The subcooled compressibility of liquid sodium was directly measured up to 200 atm between 900 K and 1867 K, utilizing a new multi-property apparatus which was previously tested with water. The experimental data were correlated by a 6-term equation with a standard deviation of 9.2 percent. The equation can be used to estimate the subcooled compressibilities and densities of liquid sodium up to 2300 K and 500 ata. The thermal expansion of liquid sodium was also measured along the isobars 1 ata, 28.9 ata and 69 ata. Densities within 1 percent of those obtained from the compressibilities were obtained. The above compressibility data were used to calculate the thermal pressure coefficient of saturated liquid sodium. Also, Bhise and Bonilla's correlations for the vapor pressure and the saturated liquid density of sodium were improved by including more data in the analysis. The critical temperature and density were thus reestimated as 2508.7 K and 0.2141 g/cc. Furthermore, a new correlation was developed to determine the heat of vaporization of sodium up to the critical point, which was then used to estimate the internal energy and the entropy of vaporization and the saturated vapor density of sodium up to the critical point.

  1. Experimental Investigation of a Mechanical Vapour Compression Chiller at Elevated Chilled Water Temperatures

    KAUST Repository

    Thu, Kyaw

    2017-05-18

    The performance of a Mechanical Vapour Compression (MVC) chiller is experimentally investigated under operating conditions suitable for sensible cooling. With the emergence of the energy efficient dehumidification systems, it is possible to decouple the latent load from the MVC chillers which can be operated at higher chilled water temperature for handling sensible cooling load. In this article, the performance of the chiller is evaluated at the elevated chilled water outlet temperatures (7 – 17° C) at various coolant temperatures (28 – 32° C) and flow rates (ΔT = 4 and 5° C) for both full- and part-load conditions. Keeping the performance at the AHRI standard as the baseline condition, the efficacy of the chiller in terms of compression ratio, cooling capacity and COP at aforementioned conditions is quantified experimentally. It is observed that for each one-degree Celsius increase in the chilled water temperature, the COP of the chiller improves by about 3.5% whilst the cooling capacity improvement is about 4%. For operation at 17° C chilled water outlet temperature, the improvements in COP and cooling capacity are between 37 – 40% and 40 – 45%, respectively, compared to the performance at the AHRI standards. The performance of the MVC chiller at the abovementioned operation conditions is mapped on the chiller performance characteristic chart.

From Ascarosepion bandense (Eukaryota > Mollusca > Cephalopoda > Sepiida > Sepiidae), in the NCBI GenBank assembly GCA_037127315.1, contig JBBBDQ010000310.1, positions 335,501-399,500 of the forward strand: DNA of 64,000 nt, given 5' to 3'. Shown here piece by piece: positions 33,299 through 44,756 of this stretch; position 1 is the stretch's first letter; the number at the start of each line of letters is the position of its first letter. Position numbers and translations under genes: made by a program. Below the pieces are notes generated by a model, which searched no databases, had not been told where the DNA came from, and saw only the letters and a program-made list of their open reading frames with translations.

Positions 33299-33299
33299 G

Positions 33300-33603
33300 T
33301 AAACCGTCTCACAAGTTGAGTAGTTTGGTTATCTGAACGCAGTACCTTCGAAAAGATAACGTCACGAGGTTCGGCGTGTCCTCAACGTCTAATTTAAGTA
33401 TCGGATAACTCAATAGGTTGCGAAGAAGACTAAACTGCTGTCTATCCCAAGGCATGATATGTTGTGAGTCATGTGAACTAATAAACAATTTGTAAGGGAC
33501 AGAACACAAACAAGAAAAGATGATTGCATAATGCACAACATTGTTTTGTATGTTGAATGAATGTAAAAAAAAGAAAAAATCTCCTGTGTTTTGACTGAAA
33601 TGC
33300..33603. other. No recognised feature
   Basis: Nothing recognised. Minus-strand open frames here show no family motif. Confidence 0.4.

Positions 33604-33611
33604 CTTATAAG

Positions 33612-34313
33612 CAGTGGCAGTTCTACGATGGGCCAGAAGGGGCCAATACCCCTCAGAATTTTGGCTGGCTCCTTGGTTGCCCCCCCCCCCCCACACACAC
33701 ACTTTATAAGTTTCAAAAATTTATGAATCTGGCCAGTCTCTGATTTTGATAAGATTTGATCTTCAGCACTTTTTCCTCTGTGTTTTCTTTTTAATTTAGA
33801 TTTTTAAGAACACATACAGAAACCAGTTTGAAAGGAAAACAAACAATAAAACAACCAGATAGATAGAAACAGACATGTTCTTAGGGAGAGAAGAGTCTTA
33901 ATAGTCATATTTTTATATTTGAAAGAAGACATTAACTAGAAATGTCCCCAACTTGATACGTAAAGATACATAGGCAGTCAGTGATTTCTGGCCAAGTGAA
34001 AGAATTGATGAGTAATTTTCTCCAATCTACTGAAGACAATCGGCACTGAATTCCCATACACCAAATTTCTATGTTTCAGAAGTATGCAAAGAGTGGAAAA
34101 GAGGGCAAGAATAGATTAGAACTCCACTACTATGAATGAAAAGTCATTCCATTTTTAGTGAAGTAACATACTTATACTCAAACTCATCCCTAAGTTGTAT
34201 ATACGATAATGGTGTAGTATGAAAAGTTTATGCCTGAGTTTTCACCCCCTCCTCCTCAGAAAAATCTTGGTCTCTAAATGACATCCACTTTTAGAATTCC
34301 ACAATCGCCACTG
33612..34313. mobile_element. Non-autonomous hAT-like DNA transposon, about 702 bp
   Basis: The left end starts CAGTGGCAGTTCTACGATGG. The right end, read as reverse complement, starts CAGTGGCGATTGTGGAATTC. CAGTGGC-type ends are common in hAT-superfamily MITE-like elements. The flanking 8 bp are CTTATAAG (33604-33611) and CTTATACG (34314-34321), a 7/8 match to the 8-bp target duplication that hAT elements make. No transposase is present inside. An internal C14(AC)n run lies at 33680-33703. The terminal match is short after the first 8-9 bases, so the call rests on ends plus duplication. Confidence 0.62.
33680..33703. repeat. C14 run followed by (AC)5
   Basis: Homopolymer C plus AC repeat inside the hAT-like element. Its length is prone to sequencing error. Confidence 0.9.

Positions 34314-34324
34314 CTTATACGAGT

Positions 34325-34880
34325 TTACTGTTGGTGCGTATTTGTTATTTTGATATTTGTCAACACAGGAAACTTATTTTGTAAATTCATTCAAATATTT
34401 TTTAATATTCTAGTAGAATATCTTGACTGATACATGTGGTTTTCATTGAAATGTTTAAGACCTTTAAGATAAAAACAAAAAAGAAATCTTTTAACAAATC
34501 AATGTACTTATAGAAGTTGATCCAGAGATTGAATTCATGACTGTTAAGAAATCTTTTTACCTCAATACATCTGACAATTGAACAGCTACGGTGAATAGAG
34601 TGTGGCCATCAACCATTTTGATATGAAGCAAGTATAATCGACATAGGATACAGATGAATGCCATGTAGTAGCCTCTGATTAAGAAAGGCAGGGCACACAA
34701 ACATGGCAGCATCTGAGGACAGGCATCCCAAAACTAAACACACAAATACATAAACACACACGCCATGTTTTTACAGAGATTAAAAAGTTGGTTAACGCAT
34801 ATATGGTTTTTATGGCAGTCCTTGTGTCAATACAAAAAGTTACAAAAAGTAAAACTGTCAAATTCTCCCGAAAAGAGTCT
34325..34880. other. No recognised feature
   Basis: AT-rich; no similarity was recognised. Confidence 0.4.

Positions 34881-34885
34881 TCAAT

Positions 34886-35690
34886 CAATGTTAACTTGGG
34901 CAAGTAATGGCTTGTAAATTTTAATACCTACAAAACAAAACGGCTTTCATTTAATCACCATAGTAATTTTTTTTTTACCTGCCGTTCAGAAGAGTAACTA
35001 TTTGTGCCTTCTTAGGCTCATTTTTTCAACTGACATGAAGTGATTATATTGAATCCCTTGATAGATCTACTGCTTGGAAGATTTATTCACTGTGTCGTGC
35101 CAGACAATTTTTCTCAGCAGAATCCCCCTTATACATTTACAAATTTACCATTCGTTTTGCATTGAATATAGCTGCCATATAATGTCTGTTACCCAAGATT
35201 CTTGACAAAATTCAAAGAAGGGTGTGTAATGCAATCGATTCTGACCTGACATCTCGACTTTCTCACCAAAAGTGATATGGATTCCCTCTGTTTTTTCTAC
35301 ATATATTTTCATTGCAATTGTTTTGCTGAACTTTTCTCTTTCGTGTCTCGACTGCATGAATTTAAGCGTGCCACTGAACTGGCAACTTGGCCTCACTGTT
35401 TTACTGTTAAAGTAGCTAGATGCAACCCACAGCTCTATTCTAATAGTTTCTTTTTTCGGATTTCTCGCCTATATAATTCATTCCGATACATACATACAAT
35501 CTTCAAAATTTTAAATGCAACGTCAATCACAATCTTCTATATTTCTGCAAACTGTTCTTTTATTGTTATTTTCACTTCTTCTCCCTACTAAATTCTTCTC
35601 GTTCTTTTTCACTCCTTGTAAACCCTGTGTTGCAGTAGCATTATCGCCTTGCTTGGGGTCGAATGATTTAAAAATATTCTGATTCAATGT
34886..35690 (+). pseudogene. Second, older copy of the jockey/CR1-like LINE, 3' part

2. Designing switchable polarization and magnetization at room temperature in an oxide

    Science.gov (United States)

    Mandal, P.; Pitcher, M. J.; Alaria, J.; Niu, H.; Borisov, P.; Stamenov, P.; Claridge, J. B.; Rosseinsky, M. J.

    2015-09-01

    Ferroelectric and ferromagnetic materials exhibit long-range order of atomic-scale electric or magnetic dipoles that can be switched by applying an appropriate electric or magnetic field, respectively. Both switching phenomena form the basis of non-volatile random access memory, but in the ferroelectric case, this involves destructive electrical reading and in the magnetic case, a high writing energy is required. In principle, low-power and high-density information storage that combines fast electrical writing and magnetic reading can be realized with magnetoelectric multiferroic materials. These materials not only simultaneously display ferroelectricity and ferromagnetism, but also enable magnetic moments to be induced by an external electric field, or electric polarization by a magnetic field. However, synthesizing bulk materials with both long-range orders at room temperature in a single crystalline structure is challenging because conventional ferroelectricity requires closed-shell d0 or s2 cations, whereas ferromagnetic order requires open-shell dn configurations with unpaired electrons. These opposing requirements pose considerable difficulties for atomic-scale design strategies such as magnetic ion substitution into ferroelectrics. One material that exhibits both ferroelectric and magnetic order is BiFeO3, but its cycloidal magnetic structure precludes bulk magnetization and linear magnetoelectric coupling. A solid solution of a ferroelectric and a spin-glass perovskite combines switchable polarization with glassy magnetization, although it lacks long-range magnetic order. Crystal engineering of a layered perovskite has recently resulted in room-temperature polar ferromagnets, but the electrical polarization has not been switchable. Here we combine ferroelectricity and ferromagnetism at room temperature in a bulk perovskite oxide, by constructing a percolating network of magnetic ions with strong superexchange interactions within a structural scaffold